Prangli Island is known for its beautiful nature. Pine forests, stony beaches, juniper patches and dune landscapes are even well-suited for novice hikers. Take pictures of birds and nature, go swimming or fishing or keep your eyes peeled to see local natural phenomena:

  • In summertime, visitors of Prangli Island can see tohu – fog formed as a result of the steaming warm sea
  • In cold winters, you can see summajus – a phenomenon in which the sky is darker above iceless sea and lighter above areas under ice

Less than a hundred people live in the three main villages of the island – Kelnase, Idaotsa and Lääneotsa – all year round. Talking to the natives of Prangli, you will surely notice the local resonant dialect. Swedish-sounding surnames are also reminiscent of the times when Prangli was mostly inhabited by Coastal Swedes.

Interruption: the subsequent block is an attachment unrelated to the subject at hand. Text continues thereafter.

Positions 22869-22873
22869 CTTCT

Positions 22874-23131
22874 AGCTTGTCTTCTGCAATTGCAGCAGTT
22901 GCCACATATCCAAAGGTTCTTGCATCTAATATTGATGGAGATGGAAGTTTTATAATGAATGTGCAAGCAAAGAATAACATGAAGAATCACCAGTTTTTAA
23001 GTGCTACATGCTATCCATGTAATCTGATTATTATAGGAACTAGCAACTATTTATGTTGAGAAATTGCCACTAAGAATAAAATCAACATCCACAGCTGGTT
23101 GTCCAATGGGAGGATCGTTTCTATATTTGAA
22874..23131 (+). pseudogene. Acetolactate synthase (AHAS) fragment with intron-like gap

Despite its small population, the island has a school, a church, a museum, a store, a cultural centre, a post office, a library, several holiday homes and even a souvenir shop. There is something to do for travellers of all ages – thus, it would be a good idea to come and stay on Prangli for more than just a day. 

Families with children can have their own little treasure hunt in the forest. According to legend, Prangli is an ancient pirate island, and no one has found their fortune to this day.

Travelling to Prangli Island is simple and convenient: a cruise liner makes two trips a day between the harbours of Leppneeme (Viimsi) and Kelnase. In addition, Prangli Travel organises regular day tours to Prangli Island. The ticket price includes both bus and ferry transport, with the tour starting from downtown Tallinn.